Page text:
8. An in situ method of maintaining a printhead comprising:
expelling a first fluid from a first plurality of apertures formed in a faceplate of the printhead in a first area of the faceplate of the printhead to place the first fluid on the first area of the faceplate of the printhead, none of the apertures in the first plurality of apertures being associated with an inkjet ejector; and
wiping the faceplate to spread the first fluid across a second area of the faceplate, which is outside the first area and in which a second plurality of apertures are positioned so the first plurality of apertures and the second plurality of apertures are parallel in a cross-process direction across the printhead, the second plurality of apertures being fluidly connected to a source of a second fluid, which is different than the first fluid, and each of the apertures in the second plurality of apertures being independently configured with an inkjet ejector to eject the second fluid.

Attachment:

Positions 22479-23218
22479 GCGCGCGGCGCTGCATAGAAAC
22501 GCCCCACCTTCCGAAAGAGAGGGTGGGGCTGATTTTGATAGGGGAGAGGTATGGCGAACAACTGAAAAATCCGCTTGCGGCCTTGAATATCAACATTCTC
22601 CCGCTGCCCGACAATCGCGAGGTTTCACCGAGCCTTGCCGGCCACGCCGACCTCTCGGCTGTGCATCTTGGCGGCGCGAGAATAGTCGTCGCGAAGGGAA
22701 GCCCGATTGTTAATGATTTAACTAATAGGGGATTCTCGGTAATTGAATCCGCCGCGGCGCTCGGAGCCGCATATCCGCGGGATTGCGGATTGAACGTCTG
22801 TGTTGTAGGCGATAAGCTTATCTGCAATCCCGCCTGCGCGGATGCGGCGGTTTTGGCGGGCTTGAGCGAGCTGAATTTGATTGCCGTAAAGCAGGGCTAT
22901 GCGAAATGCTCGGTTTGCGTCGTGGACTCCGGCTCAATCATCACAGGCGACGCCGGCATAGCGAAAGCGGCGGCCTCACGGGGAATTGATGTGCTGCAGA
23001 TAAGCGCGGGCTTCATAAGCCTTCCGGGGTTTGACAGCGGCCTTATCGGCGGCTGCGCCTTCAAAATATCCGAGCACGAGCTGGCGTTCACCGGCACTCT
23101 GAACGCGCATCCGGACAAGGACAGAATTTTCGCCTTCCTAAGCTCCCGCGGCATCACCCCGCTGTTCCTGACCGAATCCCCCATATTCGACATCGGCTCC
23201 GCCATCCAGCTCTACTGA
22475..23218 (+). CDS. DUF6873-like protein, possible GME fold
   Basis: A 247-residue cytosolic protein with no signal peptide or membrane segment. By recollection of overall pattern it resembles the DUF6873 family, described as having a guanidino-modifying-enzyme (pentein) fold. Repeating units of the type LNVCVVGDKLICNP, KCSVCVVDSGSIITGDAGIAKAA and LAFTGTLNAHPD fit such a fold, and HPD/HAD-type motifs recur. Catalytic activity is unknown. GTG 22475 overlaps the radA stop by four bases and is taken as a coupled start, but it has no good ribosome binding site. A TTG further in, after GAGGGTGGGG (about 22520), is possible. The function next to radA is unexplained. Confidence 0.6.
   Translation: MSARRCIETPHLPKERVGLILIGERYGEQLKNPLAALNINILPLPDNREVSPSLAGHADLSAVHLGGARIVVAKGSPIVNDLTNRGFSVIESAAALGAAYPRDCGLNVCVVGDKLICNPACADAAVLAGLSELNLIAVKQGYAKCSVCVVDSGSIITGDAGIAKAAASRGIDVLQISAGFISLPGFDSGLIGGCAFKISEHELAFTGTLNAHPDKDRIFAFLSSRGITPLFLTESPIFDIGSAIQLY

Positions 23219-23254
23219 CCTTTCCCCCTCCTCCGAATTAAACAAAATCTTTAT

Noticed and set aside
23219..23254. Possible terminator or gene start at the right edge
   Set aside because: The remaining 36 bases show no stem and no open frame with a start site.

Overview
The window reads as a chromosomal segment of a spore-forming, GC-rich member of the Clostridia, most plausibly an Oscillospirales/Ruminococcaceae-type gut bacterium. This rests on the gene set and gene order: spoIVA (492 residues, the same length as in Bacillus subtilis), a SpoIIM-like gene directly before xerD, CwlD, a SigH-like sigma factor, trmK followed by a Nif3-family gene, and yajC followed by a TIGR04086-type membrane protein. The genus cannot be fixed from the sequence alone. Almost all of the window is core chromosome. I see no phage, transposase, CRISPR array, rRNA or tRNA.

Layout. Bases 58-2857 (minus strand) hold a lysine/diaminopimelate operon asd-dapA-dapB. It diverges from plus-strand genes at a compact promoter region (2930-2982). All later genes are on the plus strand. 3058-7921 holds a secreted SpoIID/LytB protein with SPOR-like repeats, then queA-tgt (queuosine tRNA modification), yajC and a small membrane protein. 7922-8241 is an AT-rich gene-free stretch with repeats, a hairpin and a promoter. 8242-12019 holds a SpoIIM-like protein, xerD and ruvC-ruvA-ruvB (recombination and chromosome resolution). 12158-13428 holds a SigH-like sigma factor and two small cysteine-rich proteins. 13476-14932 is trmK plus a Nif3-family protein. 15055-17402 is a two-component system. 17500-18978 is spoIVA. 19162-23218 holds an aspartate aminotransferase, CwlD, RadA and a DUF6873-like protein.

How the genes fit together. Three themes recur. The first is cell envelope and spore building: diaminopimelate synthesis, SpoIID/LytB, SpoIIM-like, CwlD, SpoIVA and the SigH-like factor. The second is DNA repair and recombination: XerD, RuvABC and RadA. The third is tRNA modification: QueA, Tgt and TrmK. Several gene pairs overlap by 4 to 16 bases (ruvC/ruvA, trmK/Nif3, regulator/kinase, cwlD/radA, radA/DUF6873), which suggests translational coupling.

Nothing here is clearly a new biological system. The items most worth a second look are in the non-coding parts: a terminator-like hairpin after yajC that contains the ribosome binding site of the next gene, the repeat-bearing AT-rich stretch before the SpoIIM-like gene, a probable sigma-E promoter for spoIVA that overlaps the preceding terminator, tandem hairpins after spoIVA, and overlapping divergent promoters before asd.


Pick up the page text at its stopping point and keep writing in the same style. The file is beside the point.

9. The in situ method of claim 8, the expelling of the first fluid further comprising:
applying pneumatic pressure to the first fluid to urge the first fluid out of the apertures of the first plurality of apertures.
10. The in situ method of claim 8, the expelling of the first fluid further comprising:
expelling silicone oil onto the faceplate of the printhead; and
the second apertures are configured with the inkjet ejectors to eject ink through the apertures.
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CN103818118A (en) 2014-05-28